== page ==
Urging us to read Conditions 9 and 10 together, Bemiss contends that "where multiple tortfeasors are involved and the insured has permissibly settled with one tortfeasor for his/her policy limits, . . . the insured has no right under Regulation 35-D to be notified of and withhold consent to a settlement with another tortfeasor for less than his/her policy limits" even though Condition 10 mandates that "[a]n insured shall not otherwise settle with any negligent party, without our written consent, such that our rights would be impaired." In her view, this restriction "is intended to apply to an insured seeking . . . to settle for the policy limits of [the first] tortfeasor . . . The goal is to allow the settlement to be consummated while giving the insurer the opportunity to protect its subrogation rights" -- i.e., to remedy the "Catch-22." Bemiss argues that to read Condition 10 as governing an insured's settlement with a second tortfeasor would "take away" what Condition 9 and our decision in S'Dao give -- i.e., the rule that SUM benefits become payable in a multiple-tortfeasor accident after one tortfeasor's policy has been exhausted.

As already noted, an insured generally may not settle with a tortfeasor without the SUM insurer's written consent, and may not prejudice the SUM insurer's subrogation rights. As to the latter point, Condition 13 of the SUM endorsement specifically states as follows:

"13. Subrogation: If we make a payment under this SUM coverage, we have the right to recover the amount of this payment from any person legally responsible for the bodily injury or loss of the person to whom, or for whose benefit, such payment was made to the extent of the payment. The insured or any person acting on behalf of the insured must do whatever is necessary to transfer this right of recovery to us. Except as permitted by Condition 10, such person shall do nothing to prejudice this right" (11 NYCRR 60-2.3 [f]) (emphasis added).

The final sentence of Condition 10 -- the crux of Bemiss's argument -- specifies that the insured "shall not otherwise settle with any negligent party, without [the SUM carrier's] written consent, such that [the SUM carrier's] rights would be impaired" (emphasis added). Looking at both this language and the structure of Condition 10, "otherwise" refers back to the settlement scenario delineated in the first sentence -- i.e., an insured's 30 days' written notice to the insurer of a tortfeasor's offer to settle for the maximum available policy limits. And while Bemiss contends that "any negligent party" refers only to the first tortfeasor whose policy is exhausted so as to make SUM benefits payable, this is not readily apparent from the words used or the regulatory history. In the original version of Condition 10 (former Condition 8), "any negligent party" clearly referred to all the tortfeasors in a multiple-tortfeasor accident. When the Department revised the SUM endorsement to make the exhaustion requirement applicable to any single tortfeasor rather than the aggregate limits of the liability coverage of all tortfeasors, it retained in new Condition 10 the stipulation that the insured could not "otherwise settle with any negligent party" (emphasis added). Bemiss, in effect, asks us to read this provision to mean "otherwise settle with the first party to tender the available limit of his/her motor vehicle bodily injury liability coverage." Even if Bemiss's interpretation of "any negligent party" were correct, there is nothing in the SUM endorsement to suggest that the subrogation-protection provisions in Condition 13 become inoperative once an insured has exhausted a single tortfeasor's policy limits in a multiple-tortfeasor accident.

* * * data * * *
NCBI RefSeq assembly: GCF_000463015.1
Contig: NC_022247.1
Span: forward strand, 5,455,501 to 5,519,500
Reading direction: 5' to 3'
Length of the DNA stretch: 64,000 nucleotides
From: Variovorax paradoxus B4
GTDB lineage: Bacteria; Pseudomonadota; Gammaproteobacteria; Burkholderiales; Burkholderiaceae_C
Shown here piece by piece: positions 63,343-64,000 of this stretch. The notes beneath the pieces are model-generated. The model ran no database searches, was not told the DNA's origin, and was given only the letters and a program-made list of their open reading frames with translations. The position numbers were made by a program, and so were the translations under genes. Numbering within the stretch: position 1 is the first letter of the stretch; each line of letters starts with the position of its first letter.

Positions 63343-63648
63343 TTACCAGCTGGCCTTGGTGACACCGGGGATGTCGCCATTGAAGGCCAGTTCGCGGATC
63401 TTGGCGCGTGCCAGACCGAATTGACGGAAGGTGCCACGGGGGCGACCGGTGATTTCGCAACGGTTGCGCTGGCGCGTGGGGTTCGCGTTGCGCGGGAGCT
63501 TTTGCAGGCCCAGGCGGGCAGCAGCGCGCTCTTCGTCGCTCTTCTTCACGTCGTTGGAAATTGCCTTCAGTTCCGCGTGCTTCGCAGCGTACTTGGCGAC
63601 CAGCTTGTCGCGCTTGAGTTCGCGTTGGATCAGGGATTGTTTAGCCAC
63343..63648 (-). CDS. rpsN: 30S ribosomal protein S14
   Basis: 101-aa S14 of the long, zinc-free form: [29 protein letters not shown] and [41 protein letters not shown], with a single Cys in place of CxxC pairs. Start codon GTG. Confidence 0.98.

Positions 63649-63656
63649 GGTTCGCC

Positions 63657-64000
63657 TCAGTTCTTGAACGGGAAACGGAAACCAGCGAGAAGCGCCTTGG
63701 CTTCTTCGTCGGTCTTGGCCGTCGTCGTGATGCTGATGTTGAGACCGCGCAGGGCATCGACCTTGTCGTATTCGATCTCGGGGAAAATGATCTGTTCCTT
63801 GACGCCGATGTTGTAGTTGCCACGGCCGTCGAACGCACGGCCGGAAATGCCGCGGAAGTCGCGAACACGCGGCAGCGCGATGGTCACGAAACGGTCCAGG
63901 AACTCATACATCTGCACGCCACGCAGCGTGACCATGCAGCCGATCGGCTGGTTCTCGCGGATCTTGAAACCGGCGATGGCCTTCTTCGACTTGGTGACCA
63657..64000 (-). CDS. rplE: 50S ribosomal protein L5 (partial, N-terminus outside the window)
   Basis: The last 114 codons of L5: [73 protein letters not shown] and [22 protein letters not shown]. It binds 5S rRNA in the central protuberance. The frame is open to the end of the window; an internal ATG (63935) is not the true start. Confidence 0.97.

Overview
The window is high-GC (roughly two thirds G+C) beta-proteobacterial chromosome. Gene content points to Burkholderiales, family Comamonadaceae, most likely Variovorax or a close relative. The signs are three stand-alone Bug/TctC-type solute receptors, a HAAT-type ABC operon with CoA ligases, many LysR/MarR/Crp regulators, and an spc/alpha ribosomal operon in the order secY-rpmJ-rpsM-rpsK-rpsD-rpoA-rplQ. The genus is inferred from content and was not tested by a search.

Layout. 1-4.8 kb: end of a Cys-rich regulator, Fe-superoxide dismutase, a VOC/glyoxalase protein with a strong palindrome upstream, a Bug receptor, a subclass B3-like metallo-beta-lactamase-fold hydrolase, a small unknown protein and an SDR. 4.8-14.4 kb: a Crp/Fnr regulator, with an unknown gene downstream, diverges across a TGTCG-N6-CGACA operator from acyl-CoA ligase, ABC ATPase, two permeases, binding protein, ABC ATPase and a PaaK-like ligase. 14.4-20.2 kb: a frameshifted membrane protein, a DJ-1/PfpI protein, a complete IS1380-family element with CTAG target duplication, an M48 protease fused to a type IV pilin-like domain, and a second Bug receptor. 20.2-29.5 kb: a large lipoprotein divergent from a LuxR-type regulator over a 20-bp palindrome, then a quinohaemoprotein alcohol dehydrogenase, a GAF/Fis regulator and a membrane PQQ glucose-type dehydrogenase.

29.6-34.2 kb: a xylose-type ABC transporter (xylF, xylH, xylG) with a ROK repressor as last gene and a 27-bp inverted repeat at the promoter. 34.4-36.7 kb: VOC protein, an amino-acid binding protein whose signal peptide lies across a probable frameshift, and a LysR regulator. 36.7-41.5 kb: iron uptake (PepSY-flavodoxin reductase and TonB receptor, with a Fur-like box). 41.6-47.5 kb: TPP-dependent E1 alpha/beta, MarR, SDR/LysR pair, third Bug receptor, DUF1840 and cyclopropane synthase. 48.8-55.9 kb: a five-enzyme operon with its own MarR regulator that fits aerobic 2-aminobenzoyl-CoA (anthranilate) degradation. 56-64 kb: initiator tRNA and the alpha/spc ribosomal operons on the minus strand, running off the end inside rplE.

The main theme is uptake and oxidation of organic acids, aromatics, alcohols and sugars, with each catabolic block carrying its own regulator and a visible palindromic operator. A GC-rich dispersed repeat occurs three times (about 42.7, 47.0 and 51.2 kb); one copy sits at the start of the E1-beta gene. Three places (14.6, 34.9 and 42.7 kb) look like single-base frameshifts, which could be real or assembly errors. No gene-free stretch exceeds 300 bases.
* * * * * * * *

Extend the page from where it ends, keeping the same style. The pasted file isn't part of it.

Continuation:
In short, Condition 10 delineates the sole situation in which an insured may settle with any tortfeasor in exchange for a general release, thus prejudicing the insurer's subrogation rights, without the carrier's written consent. Here, Bemiss violated Condition 10 when she settled with Genski for less than the maximum available policy limits without Central's written consent, such that its subrogation rights were impaired. Moreover, this result is not inconsistent with our decision in S'Dao or Condition 9 of the SUM endorsement. In this case, Bemiss settled with Kowalczyk in compliance with Condition 10, thereby also fulfilling the exhaustion requirement in Condition

9. At that point, she was entitled to make a claim for $75,000 under her SUM coverage and, if Central disagreed, to proceed to arbitration. That is, she did not have to pursue a claim against Genski in order to become eligible to collect up to the remaining limits of her SUM policy. But once having chosen to resolve her claim against Genski, she was not free under the SUM endorsement to compromise Central's subrogation rights unilaterally.

Accordingly, the order of the Appellate Division should be affirmed, with costs.

Order affirmed, with costs. Opinion by Judge Read. Chief Judge Lippman and Judges Ciparick, Graffeo, Smith, Pigott and Jones concur.